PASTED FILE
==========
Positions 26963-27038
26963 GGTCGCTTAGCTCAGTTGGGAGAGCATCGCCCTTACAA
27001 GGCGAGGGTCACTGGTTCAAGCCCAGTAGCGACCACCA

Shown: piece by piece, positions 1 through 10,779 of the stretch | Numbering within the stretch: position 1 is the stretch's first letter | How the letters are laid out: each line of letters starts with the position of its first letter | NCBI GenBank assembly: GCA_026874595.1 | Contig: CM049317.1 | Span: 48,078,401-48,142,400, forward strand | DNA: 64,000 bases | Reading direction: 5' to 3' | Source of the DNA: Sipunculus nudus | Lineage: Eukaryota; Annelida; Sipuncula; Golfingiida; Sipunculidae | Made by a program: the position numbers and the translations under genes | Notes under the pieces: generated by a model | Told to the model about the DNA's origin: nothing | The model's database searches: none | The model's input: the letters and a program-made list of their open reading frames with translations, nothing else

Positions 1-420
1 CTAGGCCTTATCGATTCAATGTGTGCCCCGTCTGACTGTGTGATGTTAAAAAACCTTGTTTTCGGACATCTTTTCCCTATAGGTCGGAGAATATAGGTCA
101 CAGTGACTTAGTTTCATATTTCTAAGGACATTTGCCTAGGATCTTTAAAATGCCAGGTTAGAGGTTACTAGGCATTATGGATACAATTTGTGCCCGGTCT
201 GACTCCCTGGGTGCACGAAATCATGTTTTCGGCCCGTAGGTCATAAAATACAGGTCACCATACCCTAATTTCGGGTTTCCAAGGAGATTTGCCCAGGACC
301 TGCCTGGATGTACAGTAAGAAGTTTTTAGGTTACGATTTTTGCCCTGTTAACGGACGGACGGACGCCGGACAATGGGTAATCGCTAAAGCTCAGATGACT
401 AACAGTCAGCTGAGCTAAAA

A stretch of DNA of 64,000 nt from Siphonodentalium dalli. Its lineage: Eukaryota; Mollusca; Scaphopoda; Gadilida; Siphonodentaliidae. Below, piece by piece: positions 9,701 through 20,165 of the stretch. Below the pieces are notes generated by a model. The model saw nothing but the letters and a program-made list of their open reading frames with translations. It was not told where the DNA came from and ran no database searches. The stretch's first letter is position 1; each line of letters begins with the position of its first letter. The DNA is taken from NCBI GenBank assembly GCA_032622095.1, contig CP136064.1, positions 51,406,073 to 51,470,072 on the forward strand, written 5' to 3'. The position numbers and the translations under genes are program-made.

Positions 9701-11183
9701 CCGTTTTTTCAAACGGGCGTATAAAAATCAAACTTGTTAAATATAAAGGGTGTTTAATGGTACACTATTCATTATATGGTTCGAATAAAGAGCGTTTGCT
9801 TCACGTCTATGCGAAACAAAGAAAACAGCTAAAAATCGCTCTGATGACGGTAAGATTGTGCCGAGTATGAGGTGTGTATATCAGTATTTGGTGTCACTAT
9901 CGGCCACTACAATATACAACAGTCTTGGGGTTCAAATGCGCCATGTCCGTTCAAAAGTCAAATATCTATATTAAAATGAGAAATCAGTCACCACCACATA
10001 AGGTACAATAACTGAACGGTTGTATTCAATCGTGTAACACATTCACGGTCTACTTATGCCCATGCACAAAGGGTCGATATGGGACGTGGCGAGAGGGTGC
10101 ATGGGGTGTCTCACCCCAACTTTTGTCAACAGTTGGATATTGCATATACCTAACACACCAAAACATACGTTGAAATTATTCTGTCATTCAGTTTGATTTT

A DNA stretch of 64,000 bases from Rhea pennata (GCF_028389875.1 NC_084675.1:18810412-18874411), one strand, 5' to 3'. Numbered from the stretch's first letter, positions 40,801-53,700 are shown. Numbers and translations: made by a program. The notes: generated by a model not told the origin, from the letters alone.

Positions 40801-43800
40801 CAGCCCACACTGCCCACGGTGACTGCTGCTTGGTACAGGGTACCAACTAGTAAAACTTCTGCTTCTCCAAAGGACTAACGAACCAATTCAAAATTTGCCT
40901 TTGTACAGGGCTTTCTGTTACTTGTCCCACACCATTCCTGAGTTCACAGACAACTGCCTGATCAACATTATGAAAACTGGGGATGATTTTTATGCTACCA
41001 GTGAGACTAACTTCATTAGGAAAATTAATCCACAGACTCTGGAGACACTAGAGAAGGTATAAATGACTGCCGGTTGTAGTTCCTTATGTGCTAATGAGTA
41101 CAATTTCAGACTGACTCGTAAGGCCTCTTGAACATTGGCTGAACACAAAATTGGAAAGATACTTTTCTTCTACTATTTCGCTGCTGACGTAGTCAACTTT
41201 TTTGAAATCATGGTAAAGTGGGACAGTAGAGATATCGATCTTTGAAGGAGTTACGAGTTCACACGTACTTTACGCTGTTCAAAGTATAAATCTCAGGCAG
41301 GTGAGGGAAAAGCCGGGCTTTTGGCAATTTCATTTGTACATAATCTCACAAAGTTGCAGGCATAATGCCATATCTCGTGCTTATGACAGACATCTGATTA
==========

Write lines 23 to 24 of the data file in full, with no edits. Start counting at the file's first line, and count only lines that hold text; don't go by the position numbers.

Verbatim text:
41101 CAATTTCAGACTGACTCGTAAGGCCTCTTGAACATTGGCTGAACACAAAATTGGAAAGATACTTTTCTTCTACTATTTCGCTGCTGACGTAGTCAACTTT
41201 TTTGAAATCATGGTAAAGTGGGACAGTAGAGATATCGATCTTTGAAGGAGTTACGAGTTCACACGTACTTTACGCTGTTCAAAGTATAAATCTCAGGCAG